The Monthly talks to poet Kevin Higgins about Over the Edge – Part 1

When did you set up Over the Edge?

We set up Over the Edge in January 2003, that was the first reading in the Galway City Library and it was Susan’s (Susan Millar DuMars) idea.

Kevin Higgins and Susan Millar DuMars. Photo:-Mike Shaughnessy

And what was the idea?

At the time we really weren’t thinking about things like the differences between spoken word or poetry or anything like that. We were thinking about writing and writers, poetry and fiction, and especially those at an in-between stage in their careers; those people who wrote poetry and fiction and who were somewhere between getting their poems published in magazines and releasing their first collection or going from reading at various open mics to being selected for a literary festival. At that time there wasn’t really any opportunities for those people to get a platform for their work.

We were, I think, looking to build a community which could sustain people, rather than, what tended to happen then, a situation where people wrote and read for a while and then slowly drifted away. We wanted something that could keep people going when things get a little difficult.

Do you think Over the Edge was a bridge between the established poetry scene and the more underground activity?

I think there may have been a bit of that although to be honest I’m not sure we thought of it in those terms.

There were open mics in Galway that tended to be quite chaotic, and I’m sure other events which came and went, but we wanted to build something that was sustainable.

We wanted to have Over the Edge as something that had some permanence about it. And there would be spaces for people so that if something else disappeared, we would still be there. You could always come back to Over the Edge.

That was another element in that we wanted to build and develop an audience. By doing that we improved the situation for everyone in that there would always be people who wanted to come just to listen, to be at the event, rather than poets and writers reading to each other.

And it is still going?

Yes and in some ways I think that it matters more now than it ever did.

I think over the years there has been a dramatic shift in the way culture is approached and viewed generally and that approach trickles down to poetry. The idea that you can create something, maybe one thing, that will get you famous; that seems to be an approach which has taken hold lately. It’s an X-Factor approach to culture and I think an event which values quality and continuity is essential.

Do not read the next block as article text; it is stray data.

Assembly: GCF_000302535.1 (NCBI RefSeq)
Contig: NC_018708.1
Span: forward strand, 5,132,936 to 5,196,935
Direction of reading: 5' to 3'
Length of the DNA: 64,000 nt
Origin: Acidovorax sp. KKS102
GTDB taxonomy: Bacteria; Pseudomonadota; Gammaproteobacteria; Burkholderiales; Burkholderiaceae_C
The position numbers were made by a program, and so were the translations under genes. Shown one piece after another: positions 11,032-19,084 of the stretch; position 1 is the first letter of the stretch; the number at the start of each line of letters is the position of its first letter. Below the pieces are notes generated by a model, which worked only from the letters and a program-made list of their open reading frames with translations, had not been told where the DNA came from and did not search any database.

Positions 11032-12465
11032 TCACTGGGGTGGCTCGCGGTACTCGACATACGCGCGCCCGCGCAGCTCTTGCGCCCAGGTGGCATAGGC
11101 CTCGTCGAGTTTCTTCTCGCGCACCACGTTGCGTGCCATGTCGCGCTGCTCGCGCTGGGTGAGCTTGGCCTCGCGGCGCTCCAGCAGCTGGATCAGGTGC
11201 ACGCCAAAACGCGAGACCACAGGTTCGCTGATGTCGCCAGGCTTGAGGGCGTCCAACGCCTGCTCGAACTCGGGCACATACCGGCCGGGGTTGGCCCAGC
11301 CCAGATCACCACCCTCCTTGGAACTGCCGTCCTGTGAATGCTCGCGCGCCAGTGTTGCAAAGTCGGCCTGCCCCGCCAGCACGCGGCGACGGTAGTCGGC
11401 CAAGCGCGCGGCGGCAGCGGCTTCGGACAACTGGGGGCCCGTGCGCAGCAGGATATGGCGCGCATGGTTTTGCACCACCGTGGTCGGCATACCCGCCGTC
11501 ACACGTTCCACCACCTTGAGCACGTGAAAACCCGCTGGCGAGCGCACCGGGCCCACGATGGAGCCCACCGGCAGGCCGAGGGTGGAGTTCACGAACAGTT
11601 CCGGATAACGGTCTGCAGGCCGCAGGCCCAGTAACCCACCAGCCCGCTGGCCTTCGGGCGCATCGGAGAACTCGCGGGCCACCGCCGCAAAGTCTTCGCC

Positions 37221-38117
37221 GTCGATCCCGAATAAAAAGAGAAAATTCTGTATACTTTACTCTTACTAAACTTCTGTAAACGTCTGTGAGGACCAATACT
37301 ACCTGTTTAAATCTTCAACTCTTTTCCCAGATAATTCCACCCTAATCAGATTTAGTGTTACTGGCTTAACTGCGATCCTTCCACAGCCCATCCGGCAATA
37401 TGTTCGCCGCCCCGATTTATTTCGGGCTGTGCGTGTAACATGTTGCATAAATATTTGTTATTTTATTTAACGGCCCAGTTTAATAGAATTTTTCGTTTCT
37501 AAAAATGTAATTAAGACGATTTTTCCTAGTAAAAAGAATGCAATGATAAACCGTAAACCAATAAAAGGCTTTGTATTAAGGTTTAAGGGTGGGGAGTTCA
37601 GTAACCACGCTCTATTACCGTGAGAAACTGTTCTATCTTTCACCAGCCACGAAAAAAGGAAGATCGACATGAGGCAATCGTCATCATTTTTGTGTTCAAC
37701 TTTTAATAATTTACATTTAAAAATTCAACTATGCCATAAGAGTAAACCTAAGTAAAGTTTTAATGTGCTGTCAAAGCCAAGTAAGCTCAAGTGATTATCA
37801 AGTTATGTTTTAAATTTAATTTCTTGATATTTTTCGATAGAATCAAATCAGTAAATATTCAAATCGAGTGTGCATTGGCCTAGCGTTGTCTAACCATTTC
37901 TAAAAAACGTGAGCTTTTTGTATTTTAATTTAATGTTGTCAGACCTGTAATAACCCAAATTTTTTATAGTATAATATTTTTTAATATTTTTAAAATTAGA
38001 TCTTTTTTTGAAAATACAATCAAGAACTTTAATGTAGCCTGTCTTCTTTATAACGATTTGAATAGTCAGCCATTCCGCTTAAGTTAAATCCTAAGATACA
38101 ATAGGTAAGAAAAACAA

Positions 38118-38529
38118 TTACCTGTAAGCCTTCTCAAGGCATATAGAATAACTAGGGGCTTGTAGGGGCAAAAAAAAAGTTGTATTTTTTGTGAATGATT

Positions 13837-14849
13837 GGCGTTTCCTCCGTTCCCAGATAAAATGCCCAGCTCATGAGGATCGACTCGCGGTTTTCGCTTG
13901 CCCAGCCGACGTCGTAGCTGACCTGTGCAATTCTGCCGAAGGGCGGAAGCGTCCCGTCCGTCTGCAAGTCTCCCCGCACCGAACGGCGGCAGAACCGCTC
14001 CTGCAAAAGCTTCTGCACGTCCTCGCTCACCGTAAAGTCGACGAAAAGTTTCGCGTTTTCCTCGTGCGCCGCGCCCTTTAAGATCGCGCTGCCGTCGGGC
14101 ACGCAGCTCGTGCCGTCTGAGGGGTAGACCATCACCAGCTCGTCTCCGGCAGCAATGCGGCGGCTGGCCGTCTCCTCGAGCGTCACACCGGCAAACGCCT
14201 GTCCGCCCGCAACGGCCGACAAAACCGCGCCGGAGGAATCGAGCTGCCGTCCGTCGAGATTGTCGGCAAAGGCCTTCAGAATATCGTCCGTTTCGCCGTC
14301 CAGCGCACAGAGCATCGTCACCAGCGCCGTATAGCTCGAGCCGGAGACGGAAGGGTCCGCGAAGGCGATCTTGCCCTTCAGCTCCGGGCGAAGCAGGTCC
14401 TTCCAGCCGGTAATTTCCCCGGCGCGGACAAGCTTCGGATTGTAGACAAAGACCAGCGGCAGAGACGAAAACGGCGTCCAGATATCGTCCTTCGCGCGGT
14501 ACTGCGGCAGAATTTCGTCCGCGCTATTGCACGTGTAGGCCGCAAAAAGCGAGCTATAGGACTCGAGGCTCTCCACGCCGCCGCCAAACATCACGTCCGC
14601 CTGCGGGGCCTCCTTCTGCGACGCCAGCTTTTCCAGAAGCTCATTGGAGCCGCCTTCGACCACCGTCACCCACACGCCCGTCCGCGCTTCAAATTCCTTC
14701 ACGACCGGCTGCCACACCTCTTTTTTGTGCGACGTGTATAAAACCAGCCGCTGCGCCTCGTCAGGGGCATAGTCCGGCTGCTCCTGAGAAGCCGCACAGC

We have maintained Over the Edge for nearly 20 years with the rock solid format of 3 featured readers and an open mic. We are going to have a 20th anniversary celebration which we have already started the organising for.

Over the Edge was known for the quality of the readers. Do you feel you have been able to sustain that?

We would never put anyone on a platform if we didn’t think they were up for that and capable of doing it. It is quite different reading for 15 minutes than it is doing 1 poem at an open mic. We also have always put a fair bit of effort into who reads with who so there is a good mix and balance for the audience. We were always looking for contrast between writers and poets.

I do think that is something that is missing from Literary Festivals over the years in that the readers tend to be very similar. I have the view that this has happened since the crash of 2008, where poetry and fiction, and from there the programming of Literary Festivals, has become much more defensive, much more protective since 2008.

Could you expand on that thought?

Back in 2008, people like myself and Dave Lordan were seen, and perhaps tolerated, as amusing reminders of the politics of the past because until the crash of 2008 we were not seen as having anything resembling a live relevance or threat, and this was despite the anti-war movement and other movements which emerged before the crash.

In the South of Ireland you had articles in the Irish Times asking why people were not up in arms about cuts and things like that and of course the water charges movement seemed to shift attitudes when it emerged.

Since then you have had the situation with the Mother and Baby Homes, the Repeal of the 8th Amendment , the electoral collapse of the Labour Party, the rise of Sinn Fein (and other left forces) and the overarching of the Trump years and I think because of all that there is, or has been, a tendency, particularly in Literary Festivals, to try and cling on to the ideas of prior to the crash

Effectively, when there was a Liberal consensus of some sort it allowed more people who might have been seen as eccentrics into the mix but almost all of that has gone now.

Over the Edge is an antidote to that situation.

Going back to Over the Edge, how was it funded?

When we started off we couldn’t pay anyone because we had no funding. Then we received 400 Euros from Galway City Council which we used to pay travel expenses for people travelling outside of Galway. At the time we really did think that we were very privileged being able to do that.

We have always been pretty careful with the funding we got because in the early days, funding was pretty scarce and you could lose funding through no fault of your own through austerity and various other reasons. We still pay people, travelling writers and people who have published a book.

Part two of this interview is here

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